Centerburg Depot

The Centerburg railroad depot is the setting for an 1888 ghost story in this week's column. Alas, the details of the story don't hold up to close scrutiny.

CENTERBURG -- One of the hazards of historical research is what I call “The BS Factor.” Back in a time when it was not so easy to cross-check information, stories sometimes ended up in print that had no factual basis whatsoever.

Most stories at least have a discernible point of origin. But once in a while, I happen upon a story that looks completely fabricated.

This week, while searching old newspapers for interesting tidbits, I happened across a rather baroque ghost story identified as taking place in Centerburg, near the depot. The story comes from a column in the Coshocton Semi-Weekly Age in 1888, supposedly written by a correspondent writing in from Centerburg.

Just for the record, there is only one Centerburg in Ohio, so there's no possible mistake about the location of the printed story.

The correspondent really winds it up for a grand start:

After a long silence I once more take up my quill, as “things are beginning to happen” and The Age should be informed. The first upon the program is The Ghost!

Then he solemnly delivers the facts:

About three years ago a young man, James Donahoe, of Pennsylvania was killed by an engine on the O.C. Railroad, a short distance from the station. His headless body was found the next day and buried in the village cemetery.

So far, so good. Now the ghost story:

A short time ago a young man of our village was appointed night watchman at the above mentioned station. One night as he was sitting at his post of duty, he was startled by the sound of an oncoming train, though none was due at that hour. He seized his lantern and rushed out upon the platform; all was dark, the hour was midnight, and the grinding of the wheels could be distinctly heard, although no whistle was blown.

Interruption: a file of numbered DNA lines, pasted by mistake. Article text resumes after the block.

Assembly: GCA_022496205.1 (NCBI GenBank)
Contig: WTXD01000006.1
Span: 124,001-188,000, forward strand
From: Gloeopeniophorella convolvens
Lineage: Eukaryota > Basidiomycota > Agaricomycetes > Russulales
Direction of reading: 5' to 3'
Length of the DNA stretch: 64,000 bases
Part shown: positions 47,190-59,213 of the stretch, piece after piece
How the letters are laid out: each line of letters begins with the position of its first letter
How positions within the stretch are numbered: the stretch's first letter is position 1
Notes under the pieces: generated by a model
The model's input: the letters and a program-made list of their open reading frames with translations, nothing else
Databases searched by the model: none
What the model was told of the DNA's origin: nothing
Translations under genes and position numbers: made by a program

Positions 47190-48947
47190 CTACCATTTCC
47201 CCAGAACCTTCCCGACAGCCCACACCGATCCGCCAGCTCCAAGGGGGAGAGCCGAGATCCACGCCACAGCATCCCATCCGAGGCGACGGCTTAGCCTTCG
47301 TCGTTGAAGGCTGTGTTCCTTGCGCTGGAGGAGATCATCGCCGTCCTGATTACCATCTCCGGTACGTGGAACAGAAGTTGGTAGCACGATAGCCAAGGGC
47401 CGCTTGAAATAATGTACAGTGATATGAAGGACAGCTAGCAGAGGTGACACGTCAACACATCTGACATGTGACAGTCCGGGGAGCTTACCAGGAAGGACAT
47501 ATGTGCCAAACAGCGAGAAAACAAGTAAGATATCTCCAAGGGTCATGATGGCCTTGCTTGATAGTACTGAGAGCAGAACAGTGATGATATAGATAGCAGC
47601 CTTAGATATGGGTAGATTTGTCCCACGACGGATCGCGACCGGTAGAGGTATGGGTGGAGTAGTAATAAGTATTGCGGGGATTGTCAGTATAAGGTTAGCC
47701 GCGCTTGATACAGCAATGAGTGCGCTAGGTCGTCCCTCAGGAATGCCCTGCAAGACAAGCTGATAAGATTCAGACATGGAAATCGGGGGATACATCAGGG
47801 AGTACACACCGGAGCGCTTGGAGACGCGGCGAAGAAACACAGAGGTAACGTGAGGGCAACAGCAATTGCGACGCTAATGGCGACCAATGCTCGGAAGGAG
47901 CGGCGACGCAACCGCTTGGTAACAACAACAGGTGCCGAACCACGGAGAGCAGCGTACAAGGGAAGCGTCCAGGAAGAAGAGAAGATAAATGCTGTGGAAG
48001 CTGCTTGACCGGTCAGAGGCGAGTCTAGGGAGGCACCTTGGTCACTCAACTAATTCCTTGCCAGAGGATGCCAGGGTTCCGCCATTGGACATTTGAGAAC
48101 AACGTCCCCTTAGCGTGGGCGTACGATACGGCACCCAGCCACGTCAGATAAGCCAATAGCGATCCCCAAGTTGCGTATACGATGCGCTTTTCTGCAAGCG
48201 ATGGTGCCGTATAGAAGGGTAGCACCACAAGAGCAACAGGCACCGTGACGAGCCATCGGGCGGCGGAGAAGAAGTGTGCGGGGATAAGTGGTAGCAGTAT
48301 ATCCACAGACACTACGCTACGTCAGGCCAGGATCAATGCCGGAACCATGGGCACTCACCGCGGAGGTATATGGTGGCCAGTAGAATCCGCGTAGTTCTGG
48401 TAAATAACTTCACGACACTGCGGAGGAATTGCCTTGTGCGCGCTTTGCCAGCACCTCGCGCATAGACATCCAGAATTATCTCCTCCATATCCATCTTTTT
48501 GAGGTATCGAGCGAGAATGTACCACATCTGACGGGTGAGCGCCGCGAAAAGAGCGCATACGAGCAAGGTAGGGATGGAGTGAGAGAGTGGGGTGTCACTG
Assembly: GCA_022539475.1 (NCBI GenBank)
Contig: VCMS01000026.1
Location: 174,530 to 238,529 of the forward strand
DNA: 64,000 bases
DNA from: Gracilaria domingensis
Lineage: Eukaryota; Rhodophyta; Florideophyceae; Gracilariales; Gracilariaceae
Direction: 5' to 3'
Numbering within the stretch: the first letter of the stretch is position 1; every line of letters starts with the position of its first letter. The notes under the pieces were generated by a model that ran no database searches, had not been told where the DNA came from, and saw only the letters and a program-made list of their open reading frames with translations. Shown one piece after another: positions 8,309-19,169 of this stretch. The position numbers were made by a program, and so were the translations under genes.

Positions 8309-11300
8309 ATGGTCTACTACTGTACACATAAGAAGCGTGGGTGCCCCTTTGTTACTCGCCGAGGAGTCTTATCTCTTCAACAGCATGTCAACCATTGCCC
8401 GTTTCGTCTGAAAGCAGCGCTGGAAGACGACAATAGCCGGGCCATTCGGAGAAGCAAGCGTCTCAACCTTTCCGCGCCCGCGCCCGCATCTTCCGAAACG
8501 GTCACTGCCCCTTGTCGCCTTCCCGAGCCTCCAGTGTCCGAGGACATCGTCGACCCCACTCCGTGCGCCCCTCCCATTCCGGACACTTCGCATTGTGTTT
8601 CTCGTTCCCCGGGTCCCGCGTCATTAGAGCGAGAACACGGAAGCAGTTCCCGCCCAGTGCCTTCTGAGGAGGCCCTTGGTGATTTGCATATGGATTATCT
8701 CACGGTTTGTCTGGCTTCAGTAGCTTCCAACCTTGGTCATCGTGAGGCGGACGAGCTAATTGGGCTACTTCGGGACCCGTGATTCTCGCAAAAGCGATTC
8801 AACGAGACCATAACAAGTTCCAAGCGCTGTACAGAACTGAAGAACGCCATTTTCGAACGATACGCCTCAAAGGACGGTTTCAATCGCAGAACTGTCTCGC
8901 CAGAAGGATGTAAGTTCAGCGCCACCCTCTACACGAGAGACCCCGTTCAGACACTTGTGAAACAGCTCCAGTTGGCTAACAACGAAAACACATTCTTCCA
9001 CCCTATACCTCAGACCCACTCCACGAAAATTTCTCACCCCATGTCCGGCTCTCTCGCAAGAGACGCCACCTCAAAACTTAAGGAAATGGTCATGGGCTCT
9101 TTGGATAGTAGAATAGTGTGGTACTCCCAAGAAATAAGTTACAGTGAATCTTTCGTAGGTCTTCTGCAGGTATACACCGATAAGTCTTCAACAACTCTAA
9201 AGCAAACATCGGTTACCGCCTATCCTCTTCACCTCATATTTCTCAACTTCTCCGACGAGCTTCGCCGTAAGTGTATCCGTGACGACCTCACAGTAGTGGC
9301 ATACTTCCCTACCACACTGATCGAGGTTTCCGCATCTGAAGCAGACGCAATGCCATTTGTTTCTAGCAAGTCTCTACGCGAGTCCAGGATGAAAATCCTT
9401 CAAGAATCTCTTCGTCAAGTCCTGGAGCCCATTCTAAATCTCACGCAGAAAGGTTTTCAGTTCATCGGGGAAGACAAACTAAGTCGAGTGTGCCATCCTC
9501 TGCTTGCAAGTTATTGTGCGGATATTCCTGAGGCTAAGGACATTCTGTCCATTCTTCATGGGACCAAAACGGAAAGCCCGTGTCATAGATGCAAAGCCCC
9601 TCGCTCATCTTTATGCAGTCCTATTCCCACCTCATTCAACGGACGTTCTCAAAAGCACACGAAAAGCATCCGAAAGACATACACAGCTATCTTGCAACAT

OK, haunted railroad tracks, a standard enough report. But then the correspondent warms to his task:

Nearer and nearer up the track came a shadowy, unearthly shape, like the outlines of an engine, and right in front of it upon the track stood the headless figure of a man, wildly signaling for down brakes.

The engine seemed to approach and crush the figure beneath it, when the horrified watchman became too paralyzed with terror that he let his lantern fall and the light was extinguished, leaving him in total darkness and alone, for the apparition had vanished.

Our correspondent goes on to claim that the following day, eight cars of a train derailed a short distance from the ghost sighting, and he supposes that the apparition was a warning. He goes on to say that the watchman resigned from his job (how convenient!). He also cites another nameless person as witness to haunted sounds around the station.

He closes with the perfect disclaimer:

I do not vouch for the veracity of this tale, but tell it just as it is being related in our village, but I can say that the parties concerned are reliable men.

Great story. Only problem is, there's not a shred of evidence to back it up. Giving a name of the supposed original victim is a great touch, but then again, “James Donahoe” was a very common Irish-American name in those days. He's conveniently from Pennsylvania, where no one will be reading this story.

Turns out, there is no record of any James Donahoe dying in a railroad accident near Centerburg and being buried there. There is no related train derailment, because the Ohio railroads kept detailed reports about accidents, and there is no 8-car derailment listed for the “O.C.” (actually Chesapeake & Ohio) Railroad in Centerburg.

This report ultimately looks to be the work of a bored newspaper editor trying to fill up space in his newspaper. If anyone has any information to prove me wrong and back up the original story, please let me know. I'd gladly write a retraction if there's any substance there that I'm missing.

But the face value of it is, that if it looks too good to be true, it's probably false. Just because something is in print doesn't mean it's not a total load of BS.

It wouldn't be the first vintage newspaper article suitable for use as fertilizer.

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